Bill And Ted's Alex Winter Explains Why TCM Is Still A Fantastic Channel For Film Lovers

Alex Winter and Keanu Reeves give an excellent salute in Bill and Ted Face The Music

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Thanks to the rise of streaming, there are vast libraries of titles that are waiting to be discovered or revisited, though cable still has its own gems waiting to be discovered. In fact, Turner Classic Movies, or TCM for short, is still a fantastic channel for film lovers, and actor Alex Winter is one of the people who truly understands the pros of the longtime cable favorite.

It’s part of the reason that TCM enlisted his help in introducing the network’s special March programming block, Growing Up On Screen. With his collection kicking things off at the beginning of the month, focusing on the works of screen legends Judy Garland and Mickey Rooney, Alex Winter was on hand to speak with me about the series and the future guest lineup. As we were getting into the heart of that particular conversation, Mr. Winter took a moment to praise the (nearly) 30-year-old network for what it does best:

They have great taste, and so the films they select are usually very interesting. That was the case with ours. I’m a huge Judy Garland fan. I started as a child actor, mostly doing Broadway musicals throughout the bulk of my childhood. So I started as a song and dance kid, and Judy Garland was a titan. Probably the greatest child star who ever lived, in terms of talent, in my opinion, and just an incredible performer. Through the assistance of former child stars, specially curated lineups are presented to viewers on a weekly basis.

Another reason for TCM’s Growing Up On Screen lineup, as well as Alex Winter’s involvement, is the fact that last year saw the actor/documentary filmmaker releasing a movie about the business of child actors. As Winter’s career has seen him involved with documentary hits like The Panama Papers and Zappa, last summer’s debut of Showbiz Kids helped show the world the highs and lows of growing up in the spotlight. So, in connection with that film being fresh in the minds of viewers, TCM crafted this month’s lineup of the most iconic performances from the legends of child acting.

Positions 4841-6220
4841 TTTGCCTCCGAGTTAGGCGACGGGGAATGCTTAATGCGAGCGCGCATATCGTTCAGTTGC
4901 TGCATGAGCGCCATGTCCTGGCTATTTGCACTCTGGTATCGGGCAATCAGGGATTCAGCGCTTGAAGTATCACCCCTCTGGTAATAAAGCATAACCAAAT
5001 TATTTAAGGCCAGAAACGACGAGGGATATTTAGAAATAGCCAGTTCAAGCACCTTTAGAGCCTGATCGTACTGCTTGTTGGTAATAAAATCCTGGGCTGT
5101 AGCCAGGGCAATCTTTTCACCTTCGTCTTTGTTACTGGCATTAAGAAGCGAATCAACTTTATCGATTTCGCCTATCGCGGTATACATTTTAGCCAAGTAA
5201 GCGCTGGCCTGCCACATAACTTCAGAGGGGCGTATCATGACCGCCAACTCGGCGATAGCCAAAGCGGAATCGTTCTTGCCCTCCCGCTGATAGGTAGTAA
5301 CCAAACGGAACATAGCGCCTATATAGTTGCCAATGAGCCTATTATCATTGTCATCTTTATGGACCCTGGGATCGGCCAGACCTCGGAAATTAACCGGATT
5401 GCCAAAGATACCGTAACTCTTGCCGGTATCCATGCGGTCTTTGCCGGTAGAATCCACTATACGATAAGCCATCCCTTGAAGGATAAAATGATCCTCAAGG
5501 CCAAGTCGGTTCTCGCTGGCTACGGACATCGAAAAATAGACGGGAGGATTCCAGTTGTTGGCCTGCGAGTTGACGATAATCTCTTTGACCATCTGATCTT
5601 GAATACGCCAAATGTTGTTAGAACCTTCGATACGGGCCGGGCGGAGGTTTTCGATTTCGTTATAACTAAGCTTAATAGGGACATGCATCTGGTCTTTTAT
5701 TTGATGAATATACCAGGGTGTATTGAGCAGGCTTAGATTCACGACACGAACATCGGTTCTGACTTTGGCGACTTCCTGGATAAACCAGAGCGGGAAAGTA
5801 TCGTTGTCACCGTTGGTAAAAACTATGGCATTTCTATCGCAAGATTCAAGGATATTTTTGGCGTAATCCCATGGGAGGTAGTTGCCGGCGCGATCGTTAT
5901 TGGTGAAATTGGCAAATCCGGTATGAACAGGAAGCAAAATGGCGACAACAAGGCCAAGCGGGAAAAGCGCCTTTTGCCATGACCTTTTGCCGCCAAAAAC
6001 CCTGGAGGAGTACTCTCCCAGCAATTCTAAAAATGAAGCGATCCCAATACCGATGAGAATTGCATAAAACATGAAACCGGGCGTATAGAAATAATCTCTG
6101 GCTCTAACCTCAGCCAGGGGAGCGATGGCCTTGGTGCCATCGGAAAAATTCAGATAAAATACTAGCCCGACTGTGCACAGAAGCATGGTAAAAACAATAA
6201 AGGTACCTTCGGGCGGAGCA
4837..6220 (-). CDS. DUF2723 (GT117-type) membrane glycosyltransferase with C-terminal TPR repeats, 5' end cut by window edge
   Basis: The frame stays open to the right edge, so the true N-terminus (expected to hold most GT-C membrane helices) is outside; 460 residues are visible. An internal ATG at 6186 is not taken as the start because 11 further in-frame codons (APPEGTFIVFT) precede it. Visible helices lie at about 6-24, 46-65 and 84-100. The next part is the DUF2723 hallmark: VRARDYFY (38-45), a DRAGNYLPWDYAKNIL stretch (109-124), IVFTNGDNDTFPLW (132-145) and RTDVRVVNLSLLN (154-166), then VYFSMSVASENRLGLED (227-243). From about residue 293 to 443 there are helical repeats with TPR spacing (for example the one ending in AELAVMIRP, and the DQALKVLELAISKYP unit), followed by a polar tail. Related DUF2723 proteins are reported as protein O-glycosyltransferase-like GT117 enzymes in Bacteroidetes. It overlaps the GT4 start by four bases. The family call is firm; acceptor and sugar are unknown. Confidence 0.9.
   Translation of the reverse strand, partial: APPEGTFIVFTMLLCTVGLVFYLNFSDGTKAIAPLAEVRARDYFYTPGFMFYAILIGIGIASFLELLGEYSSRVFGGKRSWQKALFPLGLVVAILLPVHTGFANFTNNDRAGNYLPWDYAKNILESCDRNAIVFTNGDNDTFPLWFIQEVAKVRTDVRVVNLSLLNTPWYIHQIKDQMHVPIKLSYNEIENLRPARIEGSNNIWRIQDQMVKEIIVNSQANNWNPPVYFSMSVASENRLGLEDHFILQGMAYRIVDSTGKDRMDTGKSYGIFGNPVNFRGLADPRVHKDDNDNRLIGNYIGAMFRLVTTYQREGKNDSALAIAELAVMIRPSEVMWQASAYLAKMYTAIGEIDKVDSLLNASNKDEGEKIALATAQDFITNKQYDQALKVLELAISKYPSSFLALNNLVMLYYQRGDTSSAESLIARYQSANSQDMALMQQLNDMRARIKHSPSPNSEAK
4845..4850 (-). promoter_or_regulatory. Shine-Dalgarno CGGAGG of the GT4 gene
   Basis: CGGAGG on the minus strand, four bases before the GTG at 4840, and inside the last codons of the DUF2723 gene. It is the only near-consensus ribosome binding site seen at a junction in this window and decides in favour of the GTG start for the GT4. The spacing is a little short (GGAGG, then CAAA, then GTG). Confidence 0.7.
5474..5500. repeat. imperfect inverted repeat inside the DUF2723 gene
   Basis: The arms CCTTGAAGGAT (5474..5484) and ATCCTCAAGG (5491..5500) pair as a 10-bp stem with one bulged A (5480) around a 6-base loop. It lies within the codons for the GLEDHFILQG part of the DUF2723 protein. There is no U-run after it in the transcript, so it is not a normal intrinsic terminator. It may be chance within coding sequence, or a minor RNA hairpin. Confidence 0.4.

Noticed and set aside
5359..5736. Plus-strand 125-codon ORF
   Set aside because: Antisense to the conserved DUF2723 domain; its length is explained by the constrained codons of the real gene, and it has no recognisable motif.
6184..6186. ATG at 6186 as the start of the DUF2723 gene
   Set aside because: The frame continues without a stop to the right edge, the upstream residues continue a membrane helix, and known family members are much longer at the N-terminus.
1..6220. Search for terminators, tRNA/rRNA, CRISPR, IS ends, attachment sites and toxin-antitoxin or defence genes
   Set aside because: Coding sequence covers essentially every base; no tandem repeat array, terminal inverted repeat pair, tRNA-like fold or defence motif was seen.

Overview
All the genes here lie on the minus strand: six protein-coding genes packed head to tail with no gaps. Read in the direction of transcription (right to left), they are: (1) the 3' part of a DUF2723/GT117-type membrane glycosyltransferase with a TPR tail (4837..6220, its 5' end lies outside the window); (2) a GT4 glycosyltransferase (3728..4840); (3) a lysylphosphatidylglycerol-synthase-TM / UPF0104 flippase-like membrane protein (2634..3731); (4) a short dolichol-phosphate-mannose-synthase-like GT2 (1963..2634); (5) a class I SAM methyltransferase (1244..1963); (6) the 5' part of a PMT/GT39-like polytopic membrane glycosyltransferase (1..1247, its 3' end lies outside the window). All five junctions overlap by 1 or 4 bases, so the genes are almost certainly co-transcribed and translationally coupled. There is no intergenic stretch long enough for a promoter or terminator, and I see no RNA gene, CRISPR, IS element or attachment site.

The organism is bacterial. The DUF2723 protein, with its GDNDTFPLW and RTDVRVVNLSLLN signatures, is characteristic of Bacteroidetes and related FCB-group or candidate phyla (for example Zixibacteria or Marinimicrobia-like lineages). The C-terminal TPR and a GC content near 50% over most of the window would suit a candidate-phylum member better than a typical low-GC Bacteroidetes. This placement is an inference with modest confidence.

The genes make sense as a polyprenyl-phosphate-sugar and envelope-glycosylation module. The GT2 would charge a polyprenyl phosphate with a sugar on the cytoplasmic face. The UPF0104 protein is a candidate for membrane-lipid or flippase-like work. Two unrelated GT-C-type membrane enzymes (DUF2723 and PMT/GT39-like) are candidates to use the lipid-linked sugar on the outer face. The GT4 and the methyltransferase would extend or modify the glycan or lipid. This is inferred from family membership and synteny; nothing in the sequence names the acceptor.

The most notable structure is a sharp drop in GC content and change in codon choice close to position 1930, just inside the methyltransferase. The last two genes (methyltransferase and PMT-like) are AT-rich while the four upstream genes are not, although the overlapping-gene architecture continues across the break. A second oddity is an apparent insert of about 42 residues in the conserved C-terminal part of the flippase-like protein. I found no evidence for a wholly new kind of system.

Alex Winter’s appearance happened to focus not only on Judy Garland’s career, but also Mickey Rooney’s. Just as he proclaimed himself a fan of Garland’s filmography, Winter just as much a self avowed fan of her frequent co-star and his respective filmography. Featuring films from both Garland and Rooney to kick off this month’s special block, Alex Winter went deeper into why this classic era of films hit him how it did, and why taking part in this TCM event was so exciting.

But I also was a Mickey Rooney fanatic when I was quite young, so it was fun to get into those films. They sort of hit all of my core interests from that world. I started tap dancing when I was quite young, and Fred Astaire was really my idol, and kind of what I aspired to be. Which was odd for a kid living in the midwest in the ‘70s, but there you go. Being able to talk about all of those actors was really a thrill.

Through curation and hosted segments like the ones that make up Growing Up On Screen, Turner Classic Movies has remained one of the last bastions of bespoke film criticism and examination. It was hardly the only network to do so, as a decade prior to TCM coming online, American Movie Classics started to do that very same work. Of course, the big difference it that AMC eventually evolved into more of a standard cable network, ditching the format and the name it originated in 2007, eventually becoming the home of shows like The Walking Dead and Better Call Saul.

It almost feels like a supernatural feat for TCM to have lasted as long as it has, especially in a world where cable networks are really starting to pivot harder into unscripted content and more. Yet, so long as there are movie lovers like Bill and Ted star Alex Winter out there, ready to lend a hand and keep the wheels turning, there’s hope for the network to last into its third decade, and beyond. And with some of Winter's own films, like The Lost Boys, the Bill & Ted series, and even his cult classic comedy Freaked all classics that could find themselves on TCM in at some point in the future, a new generation of fans will be exposed to the platform as well. (Though, the fact that the TCM lineup is tied into the HBO Max platform surely does help those chances quite a bit.)

Turner Classic Movies’ Growing Up On Screen will be running throughout the month of March, with each new collection airing on Tuesdays, and featuring such guests as Mara Wilson, Todd Bridges, and Jodie Foster. And if you’d like to see Alex Winter’s documentary Showbiz Kids, that is available through HBO Max’s vast streaming library. Should you not already be a subscriber, check out the current promotion that’ll net you six months of access at a discount.

Mike Reyes
Senior Movies Contributor

Mike Reyes is the Senior Movie Contributor at CinemaBlend, though that title’s more of a guideline really. Passionate about entertainment since grade school, the movies have always held a special place in his life, which explains his current occupation. Mike graduated from Drew University with a Bachelor’s Degree in Political Science, but swore off of running for public office a long time ago. Mike's expertise ranges from James Bond to everything Alita, making for a brilliantly eclectic resume. He fights for the user.